I started early in the LE and apologized to her in my goodbye. I pushed a boundary early on and later apologized for it. Her telling me I had nothing to apologize for was a factor in entering the LE.

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    • As a habitual apologiser (I know why and I’m working on it!) I’m probably not the best person to answer this!
      I have. Pretty much every time I felt I’d pushed the boundary and been more intimate than I should have. (With hindsight those apologies should have gone to my husband- but I’ve done plenty of apologising to him too.)
      Unfortunately, LOs responses of “Don’t be sorry, I’m always up for hugs” and “Don’t worry, it was special for me too”
      Didn’t exactly help the limerence.

      I think I said in my parting card that I was sorry to be going NC but couldn’t see another workable way forward. However, how he felt about and wanted to respond to that card is uncertain, and best left that way.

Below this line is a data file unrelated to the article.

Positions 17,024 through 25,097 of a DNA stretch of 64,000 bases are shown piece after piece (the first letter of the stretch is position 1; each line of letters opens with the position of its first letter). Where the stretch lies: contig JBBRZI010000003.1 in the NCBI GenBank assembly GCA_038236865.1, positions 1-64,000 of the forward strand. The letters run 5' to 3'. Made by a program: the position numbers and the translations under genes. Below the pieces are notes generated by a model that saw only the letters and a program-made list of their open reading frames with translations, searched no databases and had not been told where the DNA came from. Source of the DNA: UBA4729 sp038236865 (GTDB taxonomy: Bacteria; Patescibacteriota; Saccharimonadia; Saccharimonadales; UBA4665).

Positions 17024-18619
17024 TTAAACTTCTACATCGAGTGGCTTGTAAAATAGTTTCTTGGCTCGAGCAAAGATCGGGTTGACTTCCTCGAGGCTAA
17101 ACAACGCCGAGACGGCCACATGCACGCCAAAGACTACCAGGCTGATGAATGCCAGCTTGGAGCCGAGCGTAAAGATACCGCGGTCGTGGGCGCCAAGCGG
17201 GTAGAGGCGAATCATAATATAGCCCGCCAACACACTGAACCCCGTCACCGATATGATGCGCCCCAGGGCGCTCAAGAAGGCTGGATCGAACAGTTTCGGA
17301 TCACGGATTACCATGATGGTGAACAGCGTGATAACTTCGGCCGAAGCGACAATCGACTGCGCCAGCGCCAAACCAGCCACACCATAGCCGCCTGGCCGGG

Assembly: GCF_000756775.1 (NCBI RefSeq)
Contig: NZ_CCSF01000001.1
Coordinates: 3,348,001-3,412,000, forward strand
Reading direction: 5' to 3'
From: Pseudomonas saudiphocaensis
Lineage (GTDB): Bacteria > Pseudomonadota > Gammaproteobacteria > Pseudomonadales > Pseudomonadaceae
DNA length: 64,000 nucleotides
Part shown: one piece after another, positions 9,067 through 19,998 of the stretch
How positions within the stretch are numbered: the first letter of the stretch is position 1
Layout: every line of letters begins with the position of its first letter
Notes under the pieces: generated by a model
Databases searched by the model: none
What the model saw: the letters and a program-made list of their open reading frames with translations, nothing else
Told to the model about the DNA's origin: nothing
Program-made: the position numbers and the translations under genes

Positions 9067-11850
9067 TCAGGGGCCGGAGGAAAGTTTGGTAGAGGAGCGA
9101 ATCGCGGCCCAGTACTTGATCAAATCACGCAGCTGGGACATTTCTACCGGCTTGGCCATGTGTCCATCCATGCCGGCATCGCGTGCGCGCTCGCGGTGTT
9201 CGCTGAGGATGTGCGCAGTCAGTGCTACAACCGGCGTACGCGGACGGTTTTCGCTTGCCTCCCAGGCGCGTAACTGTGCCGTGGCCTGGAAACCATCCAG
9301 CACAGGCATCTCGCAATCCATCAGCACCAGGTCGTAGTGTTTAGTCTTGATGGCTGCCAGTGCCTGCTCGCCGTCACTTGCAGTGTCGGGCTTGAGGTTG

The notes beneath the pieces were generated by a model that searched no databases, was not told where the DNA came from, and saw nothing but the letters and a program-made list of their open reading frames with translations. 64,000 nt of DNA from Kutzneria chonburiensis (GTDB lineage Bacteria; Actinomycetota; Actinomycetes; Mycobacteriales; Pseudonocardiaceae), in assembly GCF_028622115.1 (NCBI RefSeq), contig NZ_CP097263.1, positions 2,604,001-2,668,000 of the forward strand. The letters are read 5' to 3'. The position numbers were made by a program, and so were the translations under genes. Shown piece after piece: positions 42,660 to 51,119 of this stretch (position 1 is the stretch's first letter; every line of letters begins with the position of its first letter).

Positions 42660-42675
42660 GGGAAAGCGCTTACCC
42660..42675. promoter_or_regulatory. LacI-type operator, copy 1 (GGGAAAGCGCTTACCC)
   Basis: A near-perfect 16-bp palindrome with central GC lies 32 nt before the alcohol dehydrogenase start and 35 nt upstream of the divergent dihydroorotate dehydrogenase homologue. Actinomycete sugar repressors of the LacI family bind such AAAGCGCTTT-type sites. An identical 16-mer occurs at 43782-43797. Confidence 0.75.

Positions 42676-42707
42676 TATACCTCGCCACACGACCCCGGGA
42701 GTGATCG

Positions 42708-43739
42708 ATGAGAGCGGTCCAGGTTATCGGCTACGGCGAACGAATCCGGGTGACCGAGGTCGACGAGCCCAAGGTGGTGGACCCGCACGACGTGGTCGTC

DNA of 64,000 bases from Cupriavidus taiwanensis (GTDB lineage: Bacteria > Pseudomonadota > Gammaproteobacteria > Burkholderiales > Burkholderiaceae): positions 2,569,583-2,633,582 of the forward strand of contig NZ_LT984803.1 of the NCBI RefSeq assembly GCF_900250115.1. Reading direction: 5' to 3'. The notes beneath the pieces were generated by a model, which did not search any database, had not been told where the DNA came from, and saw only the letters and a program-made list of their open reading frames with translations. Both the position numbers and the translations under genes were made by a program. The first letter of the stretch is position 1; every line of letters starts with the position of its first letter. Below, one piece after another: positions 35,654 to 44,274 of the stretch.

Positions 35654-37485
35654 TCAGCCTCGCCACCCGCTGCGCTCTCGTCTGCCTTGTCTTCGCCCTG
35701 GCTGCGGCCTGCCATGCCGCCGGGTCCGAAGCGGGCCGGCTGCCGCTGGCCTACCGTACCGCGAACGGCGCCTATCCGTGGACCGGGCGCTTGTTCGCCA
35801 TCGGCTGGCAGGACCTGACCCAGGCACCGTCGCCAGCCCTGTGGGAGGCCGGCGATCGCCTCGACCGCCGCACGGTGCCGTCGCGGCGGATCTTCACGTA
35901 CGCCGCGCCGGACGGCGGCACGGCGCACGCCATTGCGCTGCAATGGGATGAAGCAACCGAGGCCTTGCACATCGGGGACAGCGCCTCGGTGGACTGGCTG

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    • Hmm, interesting one. In a way, apologising for boundary pushing is sort of an oblique disclosure isn’t it? An admission that you know you did something that crossed a line, and are now trying to row it back. I can see how getting a “no need to apologise” could also lead to limerent reinforcement, because it is (in kind) a sort of oblique reciprocation.

      In my case, I can’t remember ever apologising to LO for my behaviour – only for things that I would apologise to anyone for (like refusing invitations to social events etc.)

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      • I pushed the boundary when I got the first hint of glimmer, that her SO, wasn’t really there for her when she needed him.